Nationals still in great position for 2015

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Maybe it’s still too soon to take solace, but the Nationals have more answers than questions headed into the winter.

Ex-closer Rafael Soriano excepted, the entire pitching staff is due back next year, including the NL-best rotation of Stephen Strasburg, Jordan Zimmermann, Doug Fister, Gio Gonzalez and Tanner Roark. The team might want to talk extension with Zimmermann and Fister, both of whom are free agents after next season, but they won’t have to go starter shopping. Soriano almost certainly will be allowed to walk and Ross Detwiler could also be traded or set free, but the Nationals will still be in good hands in the pen with Drew Storen, Tyler Clippard, Aaron Barrett and company.

It was the Nationals’ lineup that was the problem during the NLDS, but at least the team’s two most important players going forward — Bryce Harper and Anthony Rendon — were the two who shined versus the Giants. The Nationals will probably say goodbye to Adam LaRoche, even though he was such an important part of this year’s lineup. Ryan Zimmerman needs to be a full-time first baseman because of his shoulder problems.

That leaves the only question mark as second base. One imagines the Nationals will try to re-sign Asdrubal Cabrera, who is a better option than any others out there in free agency. A trade is also a possibility. The Rays would probably be open to discussing Ben Zobrist, and the Nationals have some intriguing outfielders and hard-throwing right-hander Blake Treinan to use in talks.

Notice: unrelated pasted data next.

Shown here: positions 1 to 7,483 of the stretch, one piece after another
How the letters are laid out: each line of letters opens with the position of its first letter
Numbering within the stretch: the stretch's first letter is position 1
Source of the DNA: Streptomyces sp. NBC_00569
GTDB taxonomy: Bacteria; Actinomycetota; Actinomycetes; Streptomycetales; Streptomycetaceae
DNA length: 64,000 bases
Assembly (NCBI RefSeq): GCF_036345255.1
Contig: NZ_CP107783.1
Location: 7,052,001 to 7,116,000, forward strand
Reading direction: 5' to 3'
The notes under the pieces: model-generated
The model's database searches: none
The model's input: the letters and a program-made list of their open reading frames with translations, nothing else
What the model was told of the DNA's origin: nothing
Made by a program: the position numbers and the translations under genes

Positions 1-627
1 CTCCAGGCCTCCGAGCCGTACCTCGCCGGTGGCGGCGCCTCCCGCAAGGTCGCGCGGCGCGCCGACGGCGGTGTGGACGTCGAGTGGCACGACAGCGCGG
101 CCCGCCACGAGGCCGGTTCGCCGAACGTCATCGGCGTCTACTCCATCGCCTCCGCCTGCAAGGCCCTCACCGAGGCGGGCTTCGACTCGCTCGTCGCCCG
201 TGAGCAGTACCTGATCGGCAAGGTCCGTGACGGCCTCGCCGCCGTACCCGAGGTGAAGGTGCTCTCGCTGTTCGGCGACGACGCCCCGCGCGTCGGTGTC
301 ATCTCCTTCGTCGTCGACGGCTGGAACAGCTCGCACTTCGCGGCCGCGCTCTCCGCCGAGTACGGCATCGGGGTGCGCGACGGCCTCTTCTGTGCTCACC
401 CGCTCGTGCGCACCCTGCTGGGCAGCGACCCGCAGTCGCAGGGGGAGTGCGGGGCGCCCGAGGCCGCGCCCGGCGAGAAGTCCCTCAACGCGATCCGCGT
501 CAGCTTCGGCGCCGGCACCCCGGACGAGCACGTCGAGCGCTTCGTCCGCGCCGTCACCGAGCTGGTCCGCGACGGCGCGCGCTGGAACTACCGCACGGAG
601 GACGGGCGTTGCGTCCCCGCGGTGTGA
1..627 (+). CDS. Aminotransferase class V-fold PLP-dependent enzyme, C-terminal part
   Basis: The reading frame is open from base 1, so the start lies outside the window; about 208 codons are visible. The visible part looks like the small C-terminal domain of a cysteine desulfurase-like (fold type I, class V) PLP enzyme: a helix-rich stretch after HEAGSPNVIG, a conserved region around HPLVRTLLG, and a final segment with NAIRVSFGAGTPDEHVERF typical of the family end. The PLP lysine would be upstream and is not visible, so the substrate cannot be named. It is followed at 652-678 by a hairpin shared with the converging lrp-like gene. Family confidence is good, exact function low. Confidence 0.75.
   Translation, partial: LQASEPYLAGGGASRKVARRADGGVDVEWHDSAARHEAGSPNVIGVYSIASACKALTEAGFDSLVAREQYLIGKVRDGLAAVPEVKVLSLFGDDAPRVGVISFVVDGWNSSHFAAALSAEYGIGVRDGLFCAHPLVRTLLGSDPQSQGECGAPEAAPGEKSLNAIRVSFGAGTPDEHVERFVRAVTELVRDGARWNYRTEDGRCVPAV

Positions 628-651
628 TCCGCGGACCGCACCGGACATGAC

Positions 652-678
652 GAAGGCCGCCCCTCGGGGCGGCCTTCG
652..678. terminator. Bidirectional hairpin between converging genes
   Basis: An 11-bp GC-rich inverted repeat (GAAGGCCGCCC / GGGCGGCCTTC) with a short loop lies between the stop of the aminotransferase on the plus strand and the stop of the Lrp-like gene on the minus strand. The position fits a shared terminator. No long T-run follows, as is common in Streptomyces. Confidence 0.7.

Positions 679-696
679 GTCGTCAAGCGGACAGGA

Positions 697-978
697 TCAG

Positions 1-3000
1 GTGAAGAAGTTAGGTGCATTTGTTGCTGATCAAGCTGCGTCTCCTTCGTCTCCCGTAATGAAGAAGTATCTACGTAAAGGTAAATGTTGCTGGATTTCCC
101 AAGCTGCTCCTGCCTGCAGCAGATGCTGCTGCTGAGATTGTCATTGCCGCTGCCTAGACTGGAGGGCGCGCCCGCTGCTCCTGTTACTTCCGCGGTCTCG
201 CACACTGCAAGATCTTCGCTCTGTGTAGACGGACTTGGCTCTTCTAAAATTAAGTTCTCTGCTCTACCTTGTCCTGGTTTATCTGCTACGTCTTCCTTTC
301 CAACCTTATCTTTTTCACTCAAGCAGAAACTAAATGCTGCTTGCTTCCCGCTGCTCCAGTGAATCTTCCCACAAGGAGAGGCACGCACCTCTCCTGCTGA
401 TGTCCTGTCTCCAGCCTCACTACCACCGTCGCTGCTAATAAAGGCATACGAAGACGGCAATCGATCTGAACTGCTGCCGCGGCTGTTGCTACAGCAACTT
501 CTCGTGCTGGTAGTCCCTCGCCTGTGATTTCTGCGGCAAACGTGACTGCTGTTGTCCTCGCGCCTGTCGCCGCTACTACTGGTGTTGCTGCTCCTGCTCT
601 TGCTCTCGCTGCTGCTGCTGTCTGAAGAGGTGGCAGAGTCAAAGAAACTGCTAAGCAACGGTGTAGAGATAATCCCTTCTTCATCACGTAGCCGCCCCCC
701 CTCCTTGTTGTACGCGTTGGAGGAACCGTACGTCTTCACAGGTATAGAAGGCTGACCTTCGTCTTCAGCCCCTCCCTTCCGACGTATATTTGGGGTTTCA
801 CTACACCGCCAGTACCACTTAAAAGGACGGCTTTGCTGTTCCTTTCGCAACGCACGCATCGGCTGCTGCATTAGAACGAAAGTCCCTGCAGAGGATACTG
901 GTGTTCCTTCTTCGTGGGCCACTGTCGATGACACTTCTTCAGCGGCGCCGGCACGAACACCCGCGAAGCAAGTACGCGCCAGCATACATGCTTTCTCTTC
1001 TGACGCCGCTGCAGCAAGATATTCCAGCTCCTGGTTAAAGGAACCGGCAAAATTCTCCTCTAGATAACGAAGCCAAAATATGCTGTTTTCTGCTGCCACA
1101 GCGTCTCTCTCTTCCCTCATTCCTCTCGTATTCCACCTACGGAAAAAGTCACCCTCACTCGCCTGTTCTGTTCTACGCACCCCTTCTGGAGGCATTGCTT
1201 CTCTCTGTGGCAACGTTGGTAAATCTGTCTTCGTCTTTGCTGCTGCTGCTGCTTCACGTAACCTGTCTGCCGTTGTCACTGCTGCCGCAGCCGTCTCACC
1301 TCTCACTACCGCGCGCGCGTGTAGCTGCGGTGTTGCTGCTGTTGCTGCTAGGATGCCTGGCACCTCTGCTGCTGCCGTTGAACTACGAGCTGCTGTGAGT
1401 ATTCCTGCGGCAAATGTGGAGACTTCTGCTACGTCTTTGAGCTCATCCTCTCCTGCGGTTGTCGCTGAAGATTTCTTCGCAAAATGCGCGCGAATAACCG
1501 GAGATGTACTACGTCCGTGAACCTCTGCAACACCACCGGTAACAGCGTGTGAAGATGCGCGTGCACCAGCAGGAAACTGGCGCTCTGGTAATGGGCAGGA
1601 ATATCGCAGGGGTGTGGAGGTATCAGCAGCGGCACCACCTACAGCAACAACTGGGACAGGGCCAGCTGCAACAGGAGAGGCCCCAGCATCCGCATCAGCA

But it should really be a rather quiet offseason for the Nationals overall. They’ll enter next spring as the favorites to win the NL East and probably as the favorites to represent the NL in the World Series, though we all know how well that can work out.

Video: Cubs score run on Pirates’ appeal throw

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2019 has been one long nightmare for the Pirates. They’re in last place in the NL Central, have had multiple clubhouse fights, and can’t stop getting into bench-clearing incidents. The embarrassment continued on Sunday as the club lost 16-6 to the Cubs, suffering a three-game series sweep in Chicago.

One of those 16 runs the Pirates allowed was particularly noteworthy. In the bottom of the third inning, with the game tied at 5-5, the Cubs had runners on first and second with two outs. Tony Kemp hit a triple to right field, allowing both Ben Zobrist and Jason Heyward to score to make it 7-5. The Pirates thought one of the Cubs’ base runners didn’t touch third base on their way home. Reliever Michael Feliz attempted to make an appeal throw to third base, but it was way too high for Erik González to catch, so Kemp scored easily on the error.

The Pirates lost Friday’s game to the Cubs 17-8 and Saturday’s game 14-1. They were outscored 47-15 in the three-game series. According to Baseball Reference, since 1908, the Pirates never allowed 14+ runs in three consecutive games and only did it two games in a row twice before this series, in 1949 and in 1950. The Cubs scored 14+ in three consecutive games just one other time, in 1930.